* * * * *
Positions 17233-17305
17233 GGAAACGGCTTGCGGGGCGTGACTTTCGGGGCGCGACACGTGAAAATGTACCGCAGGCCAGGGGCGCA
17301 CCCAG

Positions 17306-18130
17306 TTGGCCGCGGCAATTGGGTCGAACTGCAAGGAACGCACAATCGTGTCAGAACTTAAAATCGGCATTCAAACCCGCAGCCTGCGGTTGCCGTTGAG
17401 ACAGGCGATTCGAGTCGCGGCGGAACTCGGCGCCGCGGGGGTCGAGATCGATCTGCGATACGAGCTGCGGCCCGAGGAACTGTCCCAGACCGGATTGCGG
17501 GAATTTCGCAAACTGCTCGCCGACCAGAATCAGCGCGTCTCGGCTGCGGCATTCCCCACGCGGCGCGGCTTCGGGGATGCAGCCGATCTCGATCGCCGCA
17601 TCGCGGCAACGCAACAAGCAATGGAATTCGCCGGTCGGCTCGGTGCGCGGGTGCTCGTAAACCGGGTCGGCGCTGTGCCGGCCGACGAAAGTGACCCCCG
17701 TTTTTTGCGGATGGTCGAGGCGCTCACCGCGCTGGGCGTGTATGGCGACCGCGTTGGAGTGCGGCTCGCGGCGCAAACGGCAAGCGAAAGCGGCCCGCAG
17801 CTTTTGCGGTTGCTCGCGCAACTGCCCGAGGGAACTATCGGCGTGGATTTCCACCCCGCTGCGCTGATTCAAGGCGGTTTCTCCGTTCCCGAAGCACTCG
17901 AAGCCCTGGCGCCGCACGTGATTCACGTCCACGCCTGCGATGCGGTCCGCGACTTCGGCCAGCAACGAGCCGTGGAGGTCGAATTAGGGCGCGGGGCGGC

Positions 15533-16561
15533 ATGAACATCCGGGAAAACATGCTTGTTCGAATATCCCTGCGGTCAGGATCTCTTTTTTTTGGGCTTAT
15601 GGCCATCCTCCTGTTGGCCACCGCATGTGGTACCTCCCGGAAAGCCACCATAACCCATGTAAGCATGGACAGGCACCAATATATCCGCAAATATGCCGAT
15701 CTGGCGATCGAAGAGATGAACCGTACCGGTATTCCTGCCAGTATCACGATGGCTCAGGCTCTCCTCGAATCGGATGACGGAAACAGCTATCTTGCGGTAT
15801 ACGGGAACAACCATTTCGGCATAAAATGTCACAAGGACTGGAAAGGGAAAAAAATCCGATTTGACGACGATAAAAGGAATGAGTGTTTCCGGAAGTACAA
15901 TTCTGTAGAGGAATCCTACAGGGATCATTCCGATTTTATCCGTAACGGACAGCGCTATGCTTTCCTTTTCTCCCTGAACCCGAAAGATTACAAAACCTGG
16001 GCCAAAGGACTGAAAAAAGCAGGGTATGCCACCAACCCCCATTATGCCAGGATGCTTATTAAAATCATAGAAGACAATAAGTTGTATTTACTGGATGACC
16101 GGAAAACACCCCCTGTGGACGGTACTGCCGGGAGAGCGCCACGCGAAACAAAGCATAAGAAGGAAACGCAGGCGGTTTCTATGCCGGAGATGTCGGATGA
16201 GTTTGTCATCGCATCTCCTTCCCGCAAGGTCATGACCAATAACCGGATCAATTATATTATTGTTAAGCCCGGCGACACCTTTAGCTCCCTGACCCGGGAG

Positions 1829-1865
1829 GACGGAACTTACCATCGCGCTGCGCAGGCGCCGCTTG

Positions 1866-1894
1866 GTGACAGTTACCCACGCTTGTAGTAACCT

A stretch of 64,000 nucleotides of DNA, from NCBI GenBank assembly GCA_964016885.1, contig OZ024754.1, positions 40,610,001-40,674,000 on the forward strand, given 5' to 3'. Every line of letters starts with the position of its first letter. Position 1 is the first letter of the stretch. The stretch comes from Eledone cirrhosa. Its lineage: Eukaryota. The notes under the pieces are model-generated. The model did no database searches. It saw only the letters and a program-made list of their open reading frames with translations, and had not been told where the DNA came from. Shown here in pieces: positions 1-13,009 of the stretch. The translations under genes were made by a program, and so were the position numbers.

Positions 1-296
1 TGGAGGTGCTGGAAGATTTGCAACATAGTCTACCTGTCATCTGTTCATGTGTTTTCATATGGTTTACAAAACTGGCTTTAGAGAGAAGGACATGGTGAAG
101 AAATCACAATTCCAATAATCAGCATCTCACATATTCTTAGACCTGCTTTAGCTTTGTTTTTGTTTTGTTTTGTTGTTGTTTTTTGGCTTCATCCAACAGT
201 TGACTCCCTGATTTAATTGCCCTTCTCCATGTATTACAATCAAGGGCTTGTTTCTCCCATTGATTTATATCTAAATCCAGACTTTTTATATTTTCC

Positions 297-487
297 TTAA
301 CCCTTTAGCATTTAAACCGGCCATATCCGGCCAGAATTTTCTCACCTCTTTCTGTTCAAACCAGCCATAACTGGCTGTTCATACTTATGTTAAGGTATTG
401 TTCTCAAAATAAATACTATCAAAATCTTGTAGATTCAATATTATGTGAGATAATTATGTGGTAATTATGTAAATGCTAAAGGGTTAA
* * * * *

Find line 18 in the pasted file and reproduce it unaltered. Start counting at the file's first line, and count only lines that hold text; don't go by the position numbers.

16001 GCCAAAGGACTGAAAAAAGCAGGGTATGCCACCAACCCCCATTATGCCAGGATGCTTATTAAAATCATAGAAGACAATAAGTTGTATTTACTGGATGACC